Trump’s baseless February 18 claim about immigrants committing crimes in Sweden is just one more example of how his administration both validates outlets like Breitbart and mainstreams “alt-right” narratives under the guise of keeping Americans safe.

  • Trump Retweets Flawed Fox Segment Stoking Fear About Religious Visas

    ››› ››› NINA MAST & KATIE SULLIVAN

    President Donald Trump retweeted a segment from Fox News’ Fox & Friends that claimed “jihadis [are] using religious visa to enter US” just days after two federal judges temporarily halted his second attempt at a travel ban targeting a list of majority-Muslim countries. However, the Foxnews.com article the Fox & Friends segment was based on named no incidents of terrorism in the U.S. linked to Muslims here on the R-1 visa for religious workers, and a Media Matters search also found no such reports of terrorism linked to R-1 visas within the last ten years.

  • When Discussing Trump's Muslim Ban 2.0, Cable News Largely Excluded Muslim Guests Again

    Blog ››› ››› NINA MAST

    Cable news once again virtually ignored Muslim voices when hosting guests to discuss President Donald Trump’s revised Muslim ban that now blocks migrants from six majority-Muslim nations (instead of seven), a pattern which has been consistent in cable news reporting since the election of Trump.

    On March 6, Trump signed a new executive order temporarily banning U.S. entry for immigrants and refugees from six majority-Muslim countries. The new order, which is set to take effect on March 16, was issued six weeks after Trump’s original January 27 order was blocked by a federal court. While the new order excludes Iraq, replaces the indefinite ban on refugees from Syria with a 120-day freeze, drops the explicit exception for religious minorities, and exempts permanent residents and visa holders, experts and advocates agree that the new order still amounts to religious discrimination and is thus still potentially unconstitutional. Legal experts and advocates like the ACLU’s Omar Jadwat note that “it’s just another run at a Muslim ban …. They can’t unring the bell,” and that Trump’s stated intent is still the same. The state of Hawaii on March 8 issued the first formal legal challenge to the new ban, and other states are considering filing suits as well.

    Despite the controversy surrounding Trump’s executive order and its consequences for immigrants and refugees, in the day and a half following Trump’s signing of the order cable news programs barely hosted Muslim guests to discuss the ban. Out of 90 total guest appearances across the three networks that included significant discussion of the Muslim ban, only 5 guest appearances featured Muslims. CNN hosted 2 Muslim guests, MSNBC had 3 total appearances by two individual Muslim guests (Rep. Keith Ellison (D-MI) appeared on the network twice), and Fox News hosted 0 Muslim guests.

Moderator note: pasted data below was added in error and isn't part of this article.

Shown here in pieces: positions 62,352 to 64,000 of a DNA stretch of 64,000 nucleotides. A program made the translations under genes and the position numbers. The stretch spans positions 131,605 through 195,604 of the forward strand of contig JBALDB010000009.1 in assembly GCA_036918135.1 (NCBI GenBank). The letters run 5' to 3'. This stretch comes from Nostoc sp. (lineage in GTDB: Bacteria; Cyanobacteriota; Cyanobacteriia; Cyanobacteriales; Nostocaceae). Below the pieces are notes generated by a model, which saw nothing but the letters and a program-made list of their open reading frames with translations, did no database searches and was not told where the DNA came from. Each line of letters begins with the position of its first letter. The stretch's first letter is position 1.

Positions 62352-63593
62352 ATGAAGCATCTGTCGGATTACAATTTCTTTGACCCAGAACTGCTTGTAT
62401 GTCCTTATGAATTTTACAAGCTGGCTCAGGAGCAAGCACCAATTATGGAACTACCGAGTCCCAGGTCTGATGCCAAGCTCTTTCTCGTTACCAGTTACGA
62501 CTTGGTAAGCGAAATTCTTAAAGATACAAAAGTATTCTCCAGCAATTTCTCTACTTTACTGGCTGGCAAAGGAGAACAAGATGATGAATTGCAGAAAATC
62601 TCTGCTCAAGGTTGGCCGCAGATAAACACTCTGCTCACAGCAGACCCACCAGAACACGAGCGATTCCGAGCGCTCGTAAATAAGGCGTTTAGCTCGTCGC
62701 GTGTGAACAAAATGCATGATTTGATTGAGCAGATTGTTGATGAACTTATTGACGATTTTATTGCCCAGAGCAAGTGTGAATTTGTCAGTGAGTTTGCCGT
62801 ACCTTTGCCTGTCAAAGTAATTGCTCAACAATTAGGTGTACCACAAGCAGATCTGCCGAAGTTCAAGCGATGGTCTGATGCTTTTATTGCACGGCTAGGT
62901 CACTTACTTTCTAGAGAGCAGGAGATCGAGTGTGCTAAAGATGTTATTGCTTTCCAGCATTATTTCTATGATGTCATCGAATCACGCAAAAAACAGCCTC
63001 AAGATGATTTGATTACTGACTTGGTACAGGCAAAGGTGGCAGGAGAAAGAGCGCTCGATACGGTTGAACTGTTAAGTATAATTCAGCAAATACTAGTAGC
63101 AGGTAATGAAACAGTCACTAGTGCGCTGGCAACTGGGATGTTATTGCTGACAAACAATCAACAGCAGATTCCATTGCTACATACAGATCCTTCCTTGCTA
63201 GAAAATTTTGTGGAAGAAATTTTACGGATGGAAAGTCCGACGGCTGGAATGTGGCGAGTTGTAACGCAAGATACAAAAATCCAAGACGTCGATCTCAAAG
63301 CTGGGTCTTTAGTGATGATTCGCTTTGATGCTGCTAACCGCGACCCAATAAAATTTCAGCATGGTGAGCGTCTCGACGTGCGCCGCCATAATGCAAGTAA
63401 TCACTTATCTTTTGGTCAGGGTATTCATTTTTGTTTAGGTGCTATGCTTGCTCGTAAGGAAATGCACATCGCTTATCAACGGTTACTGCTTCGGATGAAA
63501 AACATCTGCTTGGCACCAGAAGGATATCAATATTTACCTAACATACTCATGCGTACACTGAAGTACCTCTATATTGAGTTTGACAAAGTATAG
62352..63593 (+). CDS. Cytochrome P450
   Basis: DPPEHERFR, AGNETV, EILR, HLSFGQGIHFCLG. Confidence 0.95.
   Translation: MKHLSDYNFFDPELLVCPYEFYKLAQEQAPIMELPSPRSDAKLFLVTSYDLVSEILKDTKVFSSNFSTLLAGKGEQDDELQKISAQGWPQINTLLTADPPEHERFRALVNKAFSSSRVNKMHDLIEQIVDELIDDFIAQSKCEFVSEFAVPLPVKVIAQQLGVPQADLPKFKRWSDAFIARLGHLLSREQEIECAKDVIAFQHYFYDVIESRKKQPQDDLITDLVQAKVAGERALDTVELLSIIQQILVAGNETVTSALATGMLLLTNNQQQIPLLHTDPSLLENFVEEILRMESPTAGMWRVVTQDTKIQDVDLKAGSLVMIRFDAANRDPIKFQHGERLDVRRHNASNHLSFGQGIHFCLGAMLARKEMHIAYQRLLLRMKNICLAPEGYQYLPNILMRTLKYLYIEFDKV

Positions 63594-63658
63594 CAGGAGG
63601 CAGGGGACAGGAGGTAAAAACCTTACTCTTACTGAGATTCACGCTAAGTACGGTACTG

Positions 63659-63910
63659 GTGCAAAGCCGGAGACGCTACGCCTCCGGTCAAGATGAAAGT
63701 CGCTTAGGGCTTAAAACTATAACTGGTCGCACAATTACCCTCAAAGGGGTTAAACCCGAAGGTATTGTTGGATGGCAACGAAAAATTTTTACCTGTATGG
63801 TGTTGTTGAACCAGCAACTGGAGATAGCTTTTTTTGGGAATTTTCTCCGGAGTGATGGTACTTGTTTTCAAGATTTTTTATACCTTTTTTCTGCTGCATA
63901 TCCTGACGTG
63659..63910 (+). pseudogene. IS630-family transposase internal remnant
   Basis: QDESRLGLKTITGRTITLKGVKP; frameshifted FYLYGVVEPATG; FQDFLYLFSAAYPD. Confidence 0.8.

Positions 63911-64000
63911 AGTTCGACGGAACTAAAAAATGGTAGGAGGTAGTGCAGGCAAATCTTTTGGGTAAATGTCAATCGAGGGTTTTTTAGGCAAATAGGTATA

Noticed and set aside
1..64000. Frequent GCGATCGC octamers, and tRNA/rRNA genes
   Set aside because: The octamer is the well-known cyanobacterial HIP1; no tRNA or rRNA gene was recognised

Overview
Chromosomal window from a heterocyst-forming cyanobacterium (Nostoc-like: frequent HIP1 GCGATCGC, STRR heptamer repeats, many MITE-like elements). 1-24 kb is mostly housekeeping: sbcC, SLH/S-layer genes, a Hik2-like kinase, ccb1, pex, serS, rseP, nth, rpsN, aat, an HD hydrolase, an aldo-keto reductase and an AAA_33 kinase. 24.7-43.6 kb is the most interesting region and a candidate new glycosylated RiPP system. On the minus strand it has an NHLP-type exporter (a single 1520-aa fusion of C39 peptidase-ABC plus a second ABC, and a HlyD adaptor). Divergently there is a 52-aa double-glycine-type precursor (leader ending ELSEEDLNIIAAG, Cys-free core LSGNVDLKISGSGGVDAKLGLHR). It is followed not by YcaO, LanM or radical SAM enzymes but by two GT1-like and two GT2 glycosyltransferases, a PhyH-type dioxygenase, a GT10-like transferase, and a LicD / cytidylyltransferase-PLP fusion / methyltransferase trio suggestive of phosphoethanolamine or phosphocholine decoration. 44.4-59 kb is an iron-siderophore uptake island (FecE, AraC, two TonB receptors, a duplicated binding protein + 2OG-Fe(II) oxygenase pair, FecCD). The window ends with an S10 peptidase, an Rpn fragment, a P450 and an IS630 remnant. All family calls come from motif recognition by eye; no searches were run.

This isn’t the first time the cable networks failed to include Muslim voices in discussions about Trump’s Muslim ban, and this consistent failure by the networks is becoming increasingly indefensible. A February 9 Media Matters analysis found that, in the week after Trump signed the first iteration of his Muslim ban, prime-time cable news programs hosted 176 guests (some repeat) for significant discussions about the policy, but only 14 guest appearances were Muslim. In the 24 hours after the June 12, 2016, mass shooting in Orlando, FL, Muslims were villainized by some figures in the media after a Muslim man killed 49 people and injured more than 50 others after opening fire at an LGBTQ nightclub, yet cable news hosted only a few Muslim guests. In the month after the 2016 election, only 21 percent of the guests who appeared on evening cable news to discuss Islam were Muslim.

    What types of guests did the networks include? Mostly journalists, analysts, politicians, and in the case of CNN’s New Day, Dan Stein, the head of a nativist, anti-immigrant, SPLC-designated hate group with ties to white supremacists.

    With anti-Muslim hate crimes on the rise, and an administration attempting to implement government-sanctioned discrimination, the need to feature Muslim and refugee voices on TV is more urgent than ever before.

    Methodology

    Media Matters used Snapstream and Nexis to search for all guests appearing on Fox News, CNN, and MSNBC between 12 p.m. (the first full hour of programming after the order was signed) and 11 p.m. on March 6 and between 6 a.m. and 11 p.m. on March 7 in segments where the revised Muslim ban was the stated topic or there was significant discussion of Trump’s revised Mulim ban, using the terms "refugee," "travel," "ban," "Muslim," "Islam," "vetting," and "executive order."

    Snapstream was used to code segments from 12 p.m. to 6 p.m. on Fox and MSNBC. Nexis was used to code all segments from CNN, as well as Fox and MSNBC segments between 6 p.m. and 11 p.m.

    "Significant discussion" is defined by a back-and-forth exchange between two or more people. Network correspondents and reporters were not counted as guests, even when they appeared on panels. Pre-taped interviews where there was no significant dialogue between the reporter and guest were excluded from the analysis. Reruns of interviews from previous programming were excluded from the analysis. Guest appearances were coded for whether the guests self-identified as Muslim either in the segment or prominently elsewhere in the media. Guests were counted once per episode.